So no, we are not volunteers or missionaries or teachers or researchers. We are not here to fix anything, to engage in charity, or to feign to have the answers. We are also not here to ogle. No, we are here to learn, and we are lucky to do so in partnership with communities and individuals who are so deeply involved in positive social and educational change.

We are students, and we are here to learn.

Looking down on El Agostino from the losa, or slab, in the mountains where we played soccer and practiced our Spanish with neighborhood kids.

Marquette Meets Peru

This summer, seven of our undergraduate teacher education students and one intrepid faculty member are spending a month in Peru studying the educational system and discussing their own philosophies of education. They are writing and reflecting on their journey, and we are following along! Read on for excerpts and blurbs from Dr. Gibson and the students’ blogs. You can read more on Marquette Meets Peru and check back for updates here.  

Dr. Melissa Gibson

 “So in the first two days of seminar, my job is to make the familiar strange—and to make the strange familiar. It’s the students’ job to start making their own sense out of this, which is what you’ll read about in this next installation of blogs.”

Now that the initial excitement of the first few days in Peru has morphed into a weekly routine, it is time for us to get down to academic business. Our university partner here in Peru calls our program, “Diverse Contexts of Education in Peru,” and that is exactly right. The course syllabus describes our task this way:

This course will examine the philosophical underpinnings of various educational approaches in the US and Peru, as well as the key issues, policies, and practices that are part of global debate about what constitutes a high quality and equitable education. The course will combine educational field studies in Peru with traditional seminar meetings in order to link theory, research, and practice. Students will work comparatively between the contexts they are encountering in Peru and the contexts they may know intimately in the US. Topics addressed will include [1] the social context of schools; [2] theorizing and distributing educational aims; [3] educational (in)equity, neoliberalism, and school reform; [4] race, class, and language; and [5] approaches to educational change. Students will articulate their own emerging philosophies of education, and they will comparatively analyze an educational issue facing Peru and the US.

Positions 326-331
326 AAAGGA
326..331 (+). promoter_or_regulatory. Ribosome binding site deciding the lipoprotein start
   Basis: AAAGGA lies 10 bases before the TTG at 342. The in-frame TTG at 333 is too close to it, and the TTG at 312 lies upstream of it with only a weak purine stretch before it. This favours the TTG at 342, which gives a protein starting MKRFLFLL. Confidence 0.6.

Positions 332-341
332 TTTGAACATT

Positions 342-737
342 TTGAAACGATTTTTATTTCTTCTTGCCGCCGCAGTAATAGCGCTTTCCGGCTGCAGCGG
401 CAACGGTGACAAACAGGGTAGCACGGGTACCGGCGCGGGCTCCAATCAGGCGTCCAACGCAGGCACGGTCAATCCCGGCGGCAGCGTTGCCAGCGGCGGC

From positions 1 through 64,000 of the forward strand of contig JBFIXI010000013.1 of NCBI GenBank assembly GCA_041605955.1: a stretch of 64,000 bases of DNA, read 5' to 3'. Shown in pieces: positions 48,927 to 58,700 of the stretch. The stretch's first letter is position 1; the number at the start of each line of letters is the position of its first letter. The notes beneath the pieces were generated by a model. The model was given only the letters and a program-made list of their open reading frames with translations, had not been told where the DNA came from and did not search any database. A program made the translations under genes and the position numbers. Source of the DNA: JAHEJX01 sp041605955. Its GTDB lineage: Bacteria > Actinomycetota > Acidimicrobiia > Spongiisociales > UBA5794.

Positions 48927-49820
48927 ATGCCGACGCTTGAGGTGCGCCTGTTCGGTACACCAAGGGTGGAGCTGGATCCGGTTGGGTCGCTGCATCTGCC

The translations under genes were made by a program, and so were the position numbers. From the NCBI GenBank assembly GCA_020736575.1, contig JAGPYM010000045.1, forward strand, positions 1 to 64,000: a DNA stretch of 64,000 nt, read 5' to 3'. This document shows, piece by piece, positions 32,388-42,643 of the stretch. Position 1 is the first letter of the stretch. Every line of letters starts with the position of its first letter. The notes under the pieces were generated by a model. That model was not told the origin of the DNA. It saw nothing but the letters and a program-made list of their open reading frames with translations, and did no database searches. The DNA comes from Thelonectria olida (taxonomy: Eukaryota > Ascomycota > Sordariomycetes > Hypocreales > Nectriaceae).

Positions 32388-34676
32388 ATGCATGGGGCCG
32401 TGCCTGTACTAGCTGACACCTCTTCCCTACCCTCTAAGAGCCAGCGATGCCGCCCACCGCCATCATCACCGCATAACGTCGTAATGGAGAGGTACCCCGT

To do this (which is a mighty big task for our month!), and after throwing ourselves into the broader context, we hunker down with some key topics: What kinds of schools are there? What are the challenges that schools are facing? And what makes a school or educational program good or just?

To investigate these questions, we visited two schools—one, a prestigious private American school; the other, a Jesuit public school (you read that right!) serving working and middle class students. We also considered the global privatization of public schooling, which is rapidly occurring here in Lima, and the push to redefine a high-quality education around twenty-first-century skills and around liberation and social change.

Our first seminar.

The visit to Roosevelt is a hard one for me, as the instructor. Especially after spending time in El Agustino and meeting students at UARM, who are generally not from Lima’s elite, the extravagance of the Roosevelt campus can be disheartening. How can this one school community have so much, and millions of Peruvians have so little? That’s a hard inequality to stomach—and as the students note this week in their blogs, it’s an inequality that made them deeply uncomfortable. As it should.

But. That inequality is not that different than what we see back in the US between, say, privileged suburban schools and low-income schools in segregated neighborhoods. It’s just that the inequality is so much more visible at Roosevelt. It’s a challenge to help my students recognize this about our home context.

But also. Roosevelt is a pedagogical exemplar in some ways. Thanks to their “sky’s the limit” resources, they get to do what so many other schools feel is out of reach: deep dive inquiries. personalized learning. experience and travel. interdisciplinary curriculum. entrepreneurship. And they are trying to do all of this in the service of socially responsible students who can lead lives of integrity. The global elite exist. So how should we be educating them in the service of justice and equality? Can we even do that?

A tiny taste of learning at Roosevelt. A student’s outline for his documentary on the Peruvian music industry, made during an in-depth unit on economics.

It can be hard for my students to see past the makerspace and the lush playing fields to the underlying pedagogy and philosophy.Yet this is what we’re here to do: to connect context with philosophies and pedagogies. And by doing so here, in a place so seemingly unfamiliar but also kind of like a distant cousin to the US, we ultimately should be able to turn that critical and hopeful gaze back on our own context.